AgTech investments are booming. While large seed and agriculture chemical companies are still top R&D investors, they are losing momentum and seem actually busier consolidating and buying startup or even their own shares. Are they running out of ideas?
Global venture investment in AgTech which targets food and agriculture has surged from around $500mn in 2012 to a peak of $4.4bn in the first half of 2017. By contrast, internal R&D spending by the traditional leaders in agriculture inputs has been in decline for years. First, the agriculture inputs industry is maturing. But the subjacent trend is the slow exhaustion of technologies that have driven productivity growth throughout the 20th Century, as shown by a brief review of three key drivers of 20th Century agriculture productivity – fertilizer, crop protection, and genetically modified seeds. Major players in these markets are aggressively fighting to maintain their positions. They are also cautious not to innovate away from their core technological capabilities. Innovation is increasingly being sourced from outside.
Something big is happening in AgTech. Global venture investment in technologies which targets food and agriculture has surged from around $500mn in 2012 to a peak of $4.4bn in the first half of 2017, according to AgFunder.
This momentum contrasts sharply with the concave curves of corporate R&D numbers. Internal R&D spending by the traditional leaders in agriculture inputs has been in decline for years. Internal R&D investment by the four of the Big Six agriculture input companies – Monsanto, Bayer, Syngenta and DuPont – that breakout agriculture-related R&D declined by 3% in 2014-2016 (Dow and BASF do not breakout agriculture-related R&D). DuPont, Monsanto, Syngenta all reduced R&D spend by 10% or more while only Bayer increased investment according to their annual reports. This decline in part reflects lower commodity prices. Yet, Monsanto spent almost three times more on share buybacks than on R&D from 2014 until Bayer’s acquisition proposal in July 2016. Giants are not running out of cash. Are they running out of ideas?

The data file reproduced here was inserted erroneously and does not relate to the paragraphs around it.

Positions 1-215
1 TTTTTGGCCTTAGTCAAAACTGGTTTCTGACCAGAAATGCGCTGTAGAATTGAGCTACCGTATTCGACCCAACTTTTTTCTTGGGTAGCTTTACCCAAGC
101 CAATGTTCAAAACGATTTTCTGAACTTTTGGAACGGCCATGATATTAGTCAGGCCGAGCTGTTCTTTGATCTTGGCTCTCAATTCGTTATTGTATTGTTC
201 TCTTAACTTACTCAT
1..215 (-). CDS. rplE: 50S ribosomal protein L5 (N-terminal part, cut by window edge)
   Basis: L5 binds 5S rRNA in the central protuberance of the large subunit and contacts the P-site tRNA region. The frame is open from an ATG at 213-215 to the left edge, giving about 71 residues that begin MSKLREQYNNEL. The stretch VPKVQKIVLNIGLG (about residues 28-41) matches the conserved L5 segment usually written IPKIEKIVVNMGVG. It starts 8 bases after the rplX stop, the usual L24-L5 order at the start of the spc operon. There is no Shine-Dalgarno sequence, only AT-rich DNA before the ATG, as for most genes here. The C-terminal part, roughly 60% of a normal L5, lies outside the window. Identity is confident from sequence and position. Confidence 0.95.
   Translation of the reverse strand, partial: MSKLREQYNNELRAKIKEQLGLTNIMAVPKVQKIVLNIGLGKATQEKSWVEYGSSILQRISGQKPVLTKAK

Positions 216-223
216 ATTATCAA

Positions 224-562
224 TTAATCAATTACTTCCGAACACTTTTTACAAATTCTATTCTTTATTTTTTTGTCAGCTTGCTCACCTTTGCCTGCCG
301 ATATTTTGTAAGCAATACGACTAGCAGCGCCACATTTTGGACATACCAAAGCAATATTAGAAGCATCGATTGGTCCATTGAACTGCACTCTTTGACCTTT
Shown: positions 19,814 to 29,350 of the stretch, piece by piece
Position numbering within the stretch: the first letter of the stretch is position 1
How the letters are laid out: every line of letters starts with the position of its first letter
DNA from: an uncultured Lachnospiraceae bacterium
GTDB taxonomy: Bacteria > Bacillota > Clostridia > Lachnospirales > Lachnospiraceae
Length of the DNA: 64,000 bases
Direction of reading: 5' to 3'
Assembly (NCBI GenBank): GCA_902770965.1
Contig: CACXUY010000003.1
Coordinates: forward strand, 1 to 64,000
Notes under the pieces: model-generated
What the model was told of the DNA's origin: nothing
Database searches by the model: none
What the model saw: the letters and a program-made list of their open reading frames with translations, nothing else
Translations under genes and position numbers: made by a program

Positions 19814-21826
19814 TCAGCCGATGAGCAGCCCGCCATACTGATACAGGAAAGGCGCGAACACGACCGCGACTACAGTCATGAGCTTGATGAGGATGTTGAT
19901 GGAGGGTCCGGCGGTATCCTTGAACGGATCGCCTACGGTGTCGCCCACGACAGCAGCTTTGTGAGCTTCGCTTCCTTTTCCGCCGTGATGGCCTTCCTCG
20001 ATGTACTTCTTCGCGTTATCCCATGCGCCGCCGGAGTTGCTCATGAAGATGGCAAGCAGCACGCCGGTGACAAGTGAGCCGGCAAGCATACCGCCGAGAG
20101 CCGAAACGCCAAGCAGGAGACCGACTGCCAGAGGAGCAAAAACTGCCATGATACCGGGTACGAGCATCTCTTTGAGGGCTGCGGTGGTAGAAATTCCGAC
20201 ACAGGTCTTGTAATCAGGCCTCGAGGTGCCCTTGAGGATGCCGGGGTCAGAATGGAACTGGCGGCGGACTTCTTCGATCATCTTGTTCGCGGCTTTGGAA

Reality is a bit more complicated as three trends play out.
First, the agriculture inputs industry is maturing. Of the six largest seed and agriculture chemical companies, which collectively account for more them 62% of global seed sales and 74%of global crop protection sales, five are in the midst of consolidation. Whereas consolidation internally makes organizational sense (reducing operating costs, accessing new markets, etc.), collectively, these mergers reflect an industry-wide trend: a shortage of growth opportunities. Overall, the big picture reveals a foreboding a decline in R&D.
The second related trend is the slow exhaustion of technologies that have driven productivity growth throughout the 20th Century. For the past 50-100 years, gains in yield and production efficiency have grown steadily. Since the widespread adoption of maize hybrids in the 1940s, U.S. yields have increased fivefold according to USDA data. Tractors have become bigger and implements wider. But if we take a closer look, it is clear that most of the progress is done.
Why? A brief review of three key drivers of 20th Century agriculture productivity tells an important part of the story.
Since 1950, global fertilizer consumption has increased tenfold. Related, the amount of fertilizer used per unit of grain produced has increased 4.5 times since 1961, according to FAO data. The increase in fertilizer usage has facilitated the adoption of higher yielding hybrids, which require more soil nutrients. However, as more farmers globally have adopted fertilizer, often to the point of excess, the scope for significant productivity gains from applying more fertilizer has plateaued. Moreover, sustainability of current practices is limited by a high dependency on fossil fuels. The time is now to find alternatives to the intensive use of fertilizer.
Insects and weeds continually adapt to the pesticides and chemicals engineered to kill them. Effective crop protection, therefore, requires innovation and new modes of action to be control weeds and pests. Yet, the discovery of new modes of action has slowed considerably. For example, no herbicides with novel modes of action have been introduced in the past 25 years. There are many reasons for this. First, in large markets such as the US and Brazil, the prevalence of glyphosate resistant GM crops shrank the market for all other herbicides. The last round of industry consolidation, which led to the rise of the Big Six, also led to R&D cost cutting and less emphasis on the development of novel molecules. Further, many of the best molecular target sites have been used, which makes new developments relatively more challenging. Lastly, the cost of bringing a new molecule to market is increasingly high: according to a 2016 report for CropLife, an industry body, bringing a new crop protection product to market costs $285mn – 55% more than at the turn of the century